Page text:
About this blog

As the author of this blog, Karen L Garner Martin Messick, I am the daughter of an American soldier, Wilbur (Bill) C. Garner, Sr. and Women's Royal English Navy service woman (British Wren) Gwendoline Rosa Wilkins, who met and married during World War II. They lived and loved for over 50 years before Mother passed in 2000. When she did I helped Dad with every day chores when I could. One day I was helping him clear things out and I lifted a plastic bag out of the seat of Mom's piano stool, asking Dad, "Whats in this bag?" to which he replied, "Just some of Mary's old letters." Mary, his older sister, was still alive at the time, residing in an assisted living facility, suffering from Alzheimer's disease. I put the letters back in the piano seat thinking he did not want me to open the letters.
When Dad passed two years later, I inherited Mary's letters.
When I began to read them, I found they were mostly letters from Dad to Mary while he was in World War II ("The War"). I could not put them down. I wished I had opened them the day I first saw them so that Dad and I could have had conversations about them, but that was not to be...so as I read through these "Letters to Mary" I began to get a glimpse into Dad's young years when he met Mom and his time as a soldier. I have researched events during World War II to enhance my understanding of what was happening in the war as each letter came to broaden my understanding of what he might have been experiencing. I knew he landed on the beaches of Normandy, France D-Day plus 1 as he recounted his memory of that day to me when he was dying from Leukemia. It was horrifying. There were also letters from a companion Mary had met while in Minneapolis, he had been deployed overseas. I have entwined them chronologically with Dad's letters as it gives a greater dimension to the war itself. I intend to editorialize as necessary to explain personal relationships and situations as the story unfolds through the "Letters to Mary." I welcome any questions, comments and feedback. As the "Greatest Generation" fades away, I felt compelled to share these letters and story in hopes of continuing the legacy they left for the world. Let us never forget the untold years and lives that were sacrificed for freedom!
If you have stumbled upon this blog I have added a blog archive at the bottom of the blog page. Continue to scroll down to access the Blog Archive. The posts are chronologically listed and to follow the story it is best to start with the first post in December 2013.

Tuesday, February 11, 2014

Letter #45 from Wilbur C Garner 17 - 19 November 1944

More enemy armor fell before the attacks of the 29th and 30th. Captured German staff officers were unanimous in their praise of the tactics employed in this Corps drive - complaining that they were constantly confused as to the direction and strength of the effort by our refusing to plunge head-on into their planned defenses, and by our unexpected maneuver and feints. Model tactics executed by hard fighting veteran troops crushed one of the enemy's most concentrated efforts since D-Day, and by the 28th of November the 2nd Armored, 29th and 30th Divisions were on the Roer River. Some Germans held out in the Sportsplatz of Juelich, and a little pocket in Hasenfeld Gut farther north. These pockets took a few more days of desperate in-fighting to eliminate.(Text from the Corps Newsletter "The Tomahawk Strikes" From Siegfried line to victory)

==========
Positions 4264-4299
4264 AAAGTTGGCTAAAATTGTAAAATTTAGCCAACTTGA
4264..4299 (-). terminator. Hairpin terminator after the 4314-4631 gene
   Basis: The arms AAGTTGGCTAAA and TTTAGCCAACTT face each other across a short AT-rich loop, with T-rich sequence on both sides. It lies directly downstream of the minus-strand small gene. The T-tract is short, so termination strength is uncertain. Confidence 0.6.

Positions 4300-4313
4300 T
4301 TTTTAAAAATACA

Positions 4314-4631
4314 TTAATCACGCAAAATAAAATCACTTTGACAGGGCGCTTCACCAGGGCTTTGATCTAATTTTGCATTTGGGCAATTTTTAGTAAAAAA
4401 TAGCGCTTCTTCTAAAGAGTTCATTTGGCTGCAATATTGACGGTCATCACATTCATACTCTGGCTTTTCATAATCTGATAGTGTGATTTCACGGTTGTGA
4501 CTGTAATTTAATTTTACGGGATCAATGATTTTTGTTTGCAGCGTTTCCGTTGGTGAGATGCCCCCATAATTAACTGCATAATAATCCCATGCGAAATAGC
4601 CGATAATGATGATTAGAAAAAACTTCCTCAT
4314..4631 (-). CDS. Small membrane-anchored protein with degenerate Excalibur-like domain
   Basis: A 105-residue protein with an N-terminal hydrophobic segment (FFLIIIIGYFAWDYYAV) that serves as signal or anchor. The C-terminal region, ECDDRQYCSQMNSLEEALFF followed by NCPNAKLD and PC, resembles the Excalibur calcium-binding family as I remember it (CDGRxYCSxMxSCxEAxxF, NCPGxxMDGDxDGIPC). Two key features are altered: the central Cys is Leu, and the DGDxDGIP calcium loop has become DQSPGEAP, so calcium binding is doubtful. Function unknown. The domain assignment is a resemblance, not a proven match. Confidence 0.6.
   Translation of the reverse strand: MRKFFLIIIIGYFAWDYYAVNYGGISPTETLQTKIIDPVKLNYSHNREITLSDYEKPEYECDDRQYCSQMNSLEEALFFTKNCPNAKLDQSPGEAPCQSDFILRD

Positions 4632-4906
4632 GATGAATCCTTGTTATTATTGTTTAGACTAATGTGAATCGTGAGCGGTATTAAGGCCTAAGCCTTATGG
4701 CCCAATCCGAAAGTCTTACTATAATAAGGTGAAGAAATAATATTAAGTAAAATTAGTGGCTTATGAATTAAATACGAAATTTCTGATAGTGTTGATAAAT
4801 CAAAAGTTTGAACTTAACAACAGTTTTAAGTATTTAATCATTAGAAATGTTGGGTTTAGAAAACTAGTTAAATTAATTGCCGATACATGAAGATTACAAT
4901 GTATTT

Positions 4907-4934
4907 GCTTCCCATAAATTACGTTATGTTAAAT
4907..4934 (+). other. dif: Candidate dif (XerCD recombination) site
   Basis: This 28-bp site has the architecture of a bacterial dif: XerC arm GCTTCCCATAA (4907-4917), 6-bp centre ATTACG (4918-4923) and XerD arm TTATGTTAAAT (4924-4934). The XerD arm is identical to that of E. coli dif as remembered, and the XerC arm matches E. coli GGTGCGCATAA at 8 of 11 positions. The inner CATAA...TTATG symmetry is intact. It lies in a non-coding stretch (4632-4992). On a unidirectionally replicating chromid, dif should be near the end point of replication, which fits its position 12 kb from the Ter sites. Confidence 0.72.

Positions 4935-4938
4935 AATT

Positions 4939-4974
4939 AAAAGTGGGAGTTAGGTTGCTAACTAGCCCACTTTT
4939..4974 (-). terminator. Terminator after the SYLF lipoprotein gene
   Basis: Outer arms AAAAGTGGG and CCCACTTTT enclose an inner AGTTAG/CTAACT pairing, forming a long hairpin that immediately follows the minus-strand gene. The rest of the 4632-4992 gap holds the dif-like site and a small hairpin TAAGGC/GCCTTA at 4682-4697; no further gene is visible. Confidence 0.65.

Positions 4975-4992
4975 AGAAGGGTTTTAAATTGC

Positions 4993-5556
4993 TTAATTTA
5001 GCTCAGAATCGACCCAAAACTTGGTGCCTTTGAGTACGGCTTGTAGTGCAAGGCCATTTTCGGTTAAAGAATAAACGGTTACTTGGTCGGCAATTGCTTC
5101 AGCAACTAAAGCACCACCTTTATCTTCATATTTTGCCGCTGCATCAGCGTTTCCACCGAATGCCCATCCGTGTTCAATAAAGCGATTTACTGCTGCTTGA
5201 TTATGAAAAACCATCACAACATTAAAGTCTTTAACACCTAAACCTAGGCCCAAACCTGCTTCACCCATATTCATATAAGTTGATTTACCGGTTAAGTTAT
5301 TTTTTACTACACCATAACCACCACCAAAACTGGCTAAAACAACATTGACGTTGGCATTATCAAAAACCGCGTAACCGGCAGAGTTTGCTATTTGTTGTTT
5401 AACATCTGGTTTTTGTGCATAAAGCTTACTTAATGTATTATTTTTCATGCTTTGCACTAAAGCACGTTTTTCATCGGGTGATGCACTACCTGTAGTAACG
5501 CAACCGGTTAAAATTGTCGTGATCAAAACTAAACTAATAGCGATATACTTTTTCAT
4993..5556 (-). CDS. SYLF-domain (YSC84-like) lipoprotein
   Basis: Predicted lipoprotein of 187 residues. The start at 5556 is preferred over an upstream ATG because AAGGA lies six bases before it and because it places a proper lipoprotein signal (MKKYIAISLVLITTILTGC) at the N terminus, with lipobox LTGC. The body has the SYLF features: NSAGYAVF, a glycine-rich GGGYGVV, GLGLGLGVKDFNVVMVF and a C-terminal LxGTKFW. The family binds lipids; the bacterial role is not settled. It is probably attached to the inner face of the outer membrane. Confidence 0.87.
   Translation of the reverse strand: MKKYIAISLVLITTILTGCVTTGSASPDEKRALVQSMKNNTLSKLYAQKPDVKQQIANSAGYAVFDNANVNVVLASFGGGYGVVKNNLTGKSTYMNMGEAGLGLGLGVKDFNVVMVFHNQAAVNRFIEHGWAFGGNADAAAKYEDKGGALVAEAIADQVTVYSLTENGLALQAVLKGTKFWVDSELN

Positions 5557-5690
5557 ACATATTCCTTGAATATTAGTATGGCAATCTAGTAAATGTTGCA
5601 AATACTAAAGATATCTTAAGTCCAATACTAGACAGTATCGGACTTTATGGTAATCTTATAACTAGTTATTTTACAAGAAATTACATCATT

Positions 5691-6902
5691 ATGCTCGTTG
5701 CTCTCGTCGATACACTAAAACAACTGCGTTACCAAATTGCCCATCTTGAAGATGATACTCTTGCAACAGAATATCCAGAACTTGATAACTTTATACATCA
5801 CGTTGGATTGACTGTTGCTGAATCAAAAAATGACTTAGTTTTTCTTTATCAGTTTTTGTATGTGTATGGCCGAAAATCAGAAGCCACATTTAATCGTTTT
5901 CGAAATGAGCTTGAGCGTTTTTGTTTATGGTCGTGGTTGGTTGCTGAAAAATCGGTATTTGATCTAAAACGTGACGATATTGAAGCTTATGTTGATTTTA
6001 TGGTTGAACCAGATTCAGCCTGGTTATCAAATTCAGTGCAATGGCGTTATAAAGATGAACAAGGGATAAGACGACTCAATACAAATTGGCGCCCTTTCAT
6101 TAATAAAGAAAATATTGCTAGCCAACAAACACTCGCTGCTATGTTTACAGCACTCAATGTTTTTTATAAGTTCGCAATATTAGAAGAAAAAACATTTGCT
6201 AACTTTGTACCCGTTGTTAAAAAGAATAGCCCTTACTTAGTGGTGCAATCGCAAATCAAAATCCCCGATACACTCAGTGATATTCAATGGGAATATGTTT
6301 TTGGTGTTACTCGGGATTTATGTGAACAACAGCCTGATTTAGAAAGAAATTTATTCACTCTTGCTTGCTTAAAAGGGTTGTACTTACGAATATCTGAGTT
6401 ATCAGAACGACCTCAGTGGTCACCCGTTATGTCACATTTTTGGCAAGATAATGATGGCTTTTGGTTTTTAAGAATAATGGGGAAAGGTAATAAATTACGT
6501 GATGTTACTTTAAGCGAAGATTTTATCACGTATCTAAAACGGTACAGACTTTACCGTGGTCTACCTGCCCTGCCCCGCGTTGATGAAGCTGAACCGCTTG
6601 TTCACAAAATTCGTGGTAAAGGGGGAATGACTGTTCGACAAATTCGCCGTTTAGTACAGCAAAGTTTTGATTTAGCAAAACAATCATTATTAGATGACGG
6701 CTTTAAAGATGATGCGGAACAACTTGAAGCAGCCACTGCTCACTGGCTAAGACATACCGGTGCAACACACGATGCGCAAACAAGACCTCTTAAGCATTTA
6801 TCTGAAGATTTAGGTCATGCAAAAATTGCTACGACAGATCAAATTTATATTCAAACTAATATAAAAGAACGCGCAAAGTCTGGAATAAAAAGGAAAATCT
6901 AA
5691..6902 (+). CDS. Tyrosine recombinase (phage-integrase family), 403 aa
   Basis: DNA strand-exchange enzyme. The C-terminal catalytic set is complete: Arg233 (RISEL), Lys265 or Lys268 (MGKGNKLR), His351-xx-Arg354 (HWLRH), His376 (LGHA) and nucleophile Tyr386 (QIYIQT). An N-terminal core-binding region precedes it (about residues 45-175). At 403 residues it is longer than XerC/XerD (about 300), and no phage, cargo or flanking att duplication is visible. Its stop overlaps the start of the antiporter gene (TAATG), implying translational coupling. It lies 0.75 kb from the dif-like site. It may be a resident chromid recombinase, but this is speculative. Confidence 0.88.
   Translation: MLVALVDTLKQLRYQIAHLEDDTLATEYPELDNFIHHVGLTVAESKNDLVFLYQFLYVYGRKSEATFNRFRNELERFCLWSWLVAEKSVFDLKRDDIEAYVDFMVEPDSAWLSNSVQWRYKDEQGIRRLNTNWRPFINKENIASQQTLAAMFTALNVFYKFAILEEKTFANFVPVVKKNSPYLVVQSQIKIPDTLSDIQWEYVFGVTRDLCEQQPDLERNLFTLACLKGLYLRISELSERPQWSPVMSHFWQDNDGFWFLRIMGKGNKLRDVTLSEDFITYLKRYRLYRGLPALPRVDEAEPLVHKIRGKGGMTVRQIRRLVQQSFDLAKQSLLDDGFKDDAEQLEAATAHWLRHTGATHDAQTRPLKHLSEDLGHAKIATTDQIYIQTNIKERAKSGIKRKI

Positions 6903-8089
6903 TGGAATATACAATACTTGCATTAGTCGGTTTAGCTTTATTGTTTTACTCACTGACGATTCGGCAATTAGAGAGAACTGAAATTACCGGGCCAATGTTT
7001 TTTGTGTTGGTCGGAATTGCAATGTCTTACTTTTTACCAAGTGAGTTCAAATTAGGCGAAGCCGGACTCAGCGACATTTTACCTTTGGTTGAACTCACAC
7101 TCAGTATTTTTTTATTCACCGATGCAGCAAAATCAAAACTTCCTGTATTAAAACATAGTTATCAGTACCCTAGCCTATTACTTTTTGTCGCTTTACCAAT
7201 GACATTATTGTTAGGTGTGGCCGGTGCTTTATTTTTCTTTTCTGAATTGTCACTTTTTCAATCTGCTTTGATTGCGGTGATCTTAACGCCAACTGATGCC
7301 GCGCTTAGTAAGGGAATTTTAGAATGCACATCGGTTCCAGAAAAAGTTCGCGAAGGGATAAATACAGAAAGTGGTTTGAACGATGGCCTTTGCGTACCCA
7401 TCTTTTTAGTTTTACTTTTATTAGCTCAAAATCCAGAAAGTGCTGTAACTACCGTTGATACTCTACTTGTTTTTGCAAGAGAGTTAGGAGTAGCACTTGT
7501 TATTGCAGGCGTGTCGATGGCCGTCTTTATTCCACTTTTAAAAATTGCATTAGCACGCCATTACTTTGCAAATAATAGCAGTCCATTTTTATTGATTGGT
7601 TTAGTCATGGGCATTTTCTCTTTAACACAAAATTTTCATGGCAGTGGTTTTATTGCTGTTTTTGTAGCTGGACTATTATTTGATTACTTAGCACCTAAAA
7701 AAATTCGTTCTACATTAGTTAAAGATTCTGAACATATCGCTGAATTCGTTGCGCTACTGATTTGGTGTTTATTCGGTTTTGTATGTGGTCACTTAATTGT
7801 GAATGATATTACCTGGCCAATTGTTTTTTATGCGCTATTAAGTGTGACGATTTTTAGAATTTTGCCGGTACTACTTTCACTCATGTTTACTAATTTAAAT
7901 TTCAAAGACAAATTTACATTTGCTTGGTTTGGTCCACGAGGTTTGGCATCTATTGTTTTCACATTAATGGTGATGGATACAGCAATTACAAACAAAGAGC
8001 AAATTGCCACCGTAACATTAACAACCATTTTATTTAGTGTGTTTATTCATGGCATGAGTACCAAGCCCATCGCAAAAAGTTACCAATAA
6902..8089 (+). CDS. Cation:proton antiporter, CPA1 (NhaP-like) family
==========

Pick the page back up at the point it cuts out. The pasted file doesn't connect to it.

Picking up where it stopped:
Making the Army's main effort, General McLain's XIX Corps was to prepare plans for seizing a bridgehead over the Roer River at Juelich. In line with the mission of protecting the First Army's left flank, General McLain was to make his main effort close alongside the First Army. (Text: Captain Fredric E. Pamp Jr (Public Relations Officer XIX Corps 1945)

S/Sergent Wilbur C. Garner, 33377578
G-1 Section, Hq XIX Corps
APO 270, c/o Postmaster, N.Y.

Mary W. Garner, SK2c
Supply Dept.
U.S. Naval Air Station
Minneapolis, Minnesota

U.S.A. "Somewhere in Holland"
17 November 1944

Dear Sis,

Good afternoon, kid. How are you doing these days? Boy I sure hope you've been getting my mail better than I've been getting yours. I haven't had any mail or packages from home for about two weeks now. I know it is tied up here on the continent though because Gwen writes every day and I haven't received any letters from her for almost the same length of time. I can't give you any news of her? Gwen was fine on 27th of Oct.

Have you received the small bottle of perfume I sent you? It was a bottle the Colonel brought back from Paris. Boy I sure hope you receive it in good shape. I got a bottle for Gwen too. Hers was a little larger.

How is the weather out your way these days? I imagine it has started to get rather cold. It has not been so cold here but it has been nasty and rainy.

"Somewhere in Holland"
19 November 1944

Hello. I didn't get a chance to finish this letter the other night but will before I go to bed tonight. Boy I feel fine tonight. I finally got a letter from Gwen dated November 3rd. There are six before that one, that are still missing. Gwen is feeling fine, "I'm feeling fine-never felt better in all my life", which is just how things should be. And if it is double trouble honey - just you look out - when I meet you again - for not warning me!! There are twins in her family also and due this generation. Ha! ha! Wouldn't that be something? What a man. Well we shall see. Gwen is very anxious for time to pass quickly so that we can get back to the States.

Well kid I'll close for now and hope to hear from you real soon. No mail from the States for a couple of weeks. Got any more nuts or canned meats/ Boy sure could use some. So long for now. Take it easy and don't work too hard.

Loads of Love from Gwen and me.

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